Rights Holder Uses Non-Existent Law to Enforce Copyright

You’d think that someone who uses the law to enforce copyright would know the laws, at least, reasonably well, before they go threatening people with legal action. Apparently, in one legal threat, one rights holder opted to cite a law in court documents that doesn’t even exist.

Note: This is an article I wrote that was published elsewhere first. It has been republished here for archival purposes

There’s been a lot of legally questionable legal threats over the years in the world of copyright. Sometimes, rights holders use American law to threaten people in other countries. Other times, people are threatened with vague references to the law. In this case, one rights holder has opted to take a website owner to court citing sections of the law that actually doesn’t exist.

Righthaven has been in the news since 2010 over their lawsuit against 250 websites they claimed were infringing on their clients rights. They demanded $150,000 in damages and forfeiture of the domains. If Righthaven hoped to set a standard and create more enforceable rights for the newspaper industry, that case ultimately backfired. The ruling found that the websites in question did not infringe on copyright as this was a case of fair use. The ruling even went so far as to say entire articles being copied and re-posted was also fair use.

It seems that Righthaven wasn’t deterred by such a spectacular defeat in the courts.

After losing that case, Righthaven has apparently filed another lawsuit against another company (PDF) stating, among other things:

3. Order the surrender to Righthaven of all hardware, software, electronic media and domains, including the Domain used to store, disseminate and display the unauthorized versions of any and all copyrighted works as provided for under 17 U.S.C. § 505(b) and/or as authorized by Federal Rule of Civil Procedure 64; [AUTHORS NOTE: Found at the bottom of page 15]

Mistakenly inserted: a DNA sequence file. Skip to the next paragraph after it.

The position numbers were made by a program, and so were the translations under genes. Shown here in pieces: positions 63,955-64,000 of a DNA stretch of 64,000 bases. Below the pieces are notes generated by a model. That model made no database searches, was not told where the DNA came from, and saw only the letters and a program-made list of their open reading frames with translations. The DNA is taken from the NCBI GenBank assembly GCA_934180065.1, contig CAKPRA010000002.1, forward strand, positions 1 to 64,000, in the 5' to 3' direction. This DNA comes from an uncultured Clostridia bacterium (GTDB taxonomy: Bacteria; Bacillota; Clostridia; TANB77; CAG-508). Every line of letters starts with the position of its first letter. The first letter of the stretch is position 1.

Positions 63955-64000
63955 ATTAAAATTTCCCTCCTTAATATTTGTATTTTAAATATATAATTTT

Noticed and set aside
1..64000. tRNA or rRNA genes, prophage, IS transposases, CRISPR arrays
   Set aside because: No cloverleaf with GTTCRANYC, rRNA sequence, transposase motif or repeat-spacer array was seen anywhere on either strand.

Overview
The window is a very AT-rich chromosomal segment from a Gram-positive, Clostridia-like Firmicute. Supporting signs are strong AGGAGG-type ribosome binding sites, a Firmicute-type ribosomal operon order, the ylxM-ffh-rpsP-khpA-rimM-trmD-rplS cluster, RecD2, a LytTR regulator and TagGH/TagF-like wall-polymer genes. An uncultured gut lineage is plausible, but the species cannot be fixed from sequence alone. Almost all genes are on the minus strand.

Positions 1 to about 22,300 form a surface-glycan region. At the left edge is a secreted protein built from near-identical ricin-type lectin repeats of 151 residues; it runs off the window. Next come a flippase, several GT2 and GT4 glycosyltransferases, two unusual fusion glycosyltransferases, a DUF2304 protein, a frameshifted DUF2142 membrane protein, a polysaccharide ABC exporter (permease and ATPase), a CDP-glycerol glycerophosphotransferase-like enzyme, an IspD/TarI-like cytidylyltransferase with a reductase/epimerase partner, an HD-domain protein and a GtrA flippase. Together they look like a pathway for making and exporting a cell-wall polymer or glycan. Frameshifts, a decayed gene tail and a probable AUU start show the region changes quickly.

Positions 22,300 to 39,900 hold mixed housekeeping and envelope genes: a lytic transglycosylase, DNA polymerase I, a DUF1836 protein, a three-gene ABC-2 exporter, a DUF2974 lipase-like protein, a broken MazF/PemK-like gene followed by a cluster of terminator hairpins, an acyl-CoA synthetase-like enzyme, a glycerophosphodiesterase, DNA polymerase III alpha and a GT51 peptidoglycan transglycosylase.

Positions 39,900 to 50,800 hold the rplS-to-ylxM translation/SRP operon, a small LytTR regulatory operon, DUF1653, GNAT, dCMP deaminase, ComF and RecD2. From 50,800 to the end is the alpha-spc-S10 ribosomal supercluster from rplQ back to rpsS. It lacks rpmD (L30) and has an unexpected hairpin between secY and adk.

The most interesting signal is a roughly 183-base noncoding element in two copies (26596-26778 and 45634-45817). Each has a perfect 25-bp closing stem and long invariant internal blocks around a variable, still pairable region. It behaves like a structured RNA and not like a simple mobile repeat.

Can Righthaven even make this demand? EFF doesn’t think so. EFF said that the lawsuit similar to this was dismissed because it “fails as a matter of law”.

This wasn’t the only reason EFF suggests this lawsuit is going nowhere fast. After looking up § 505, they discovered that § 505(b) doesn’t even exist. Yes, there is no such thing as 17 U.S.C. § 505(b). Maybe Righthaven needs to build a time machine and have that law changed first.

EFF also notes:

Nor is the citation to Rule 64 going to help Righthaven. This is the same argument it raised in Righthaven v. DiBiase, and which the court flatly rejected. Indeed, the argument was silly to begin with, since Rule 64 concerns state law remedies and copyright is a federal law.

As ridiculous as the Righthaven lawsuit sounds at this point, maybe its a blessing in disguise. If they keep filing these junk lawsuits and losing spectacularly every time, maybe we’ll be legally downloading whole copyrighted movies thanks to fair use by 2015. We already have whole cited articles considered fair use now, why stop there?

Drew Wilson on Twitter: @icecube85 and Google+.

Leave a Reply

This site uses Akismet to reduce spam. Learn how your comment data is processed.

%d bloggers like this: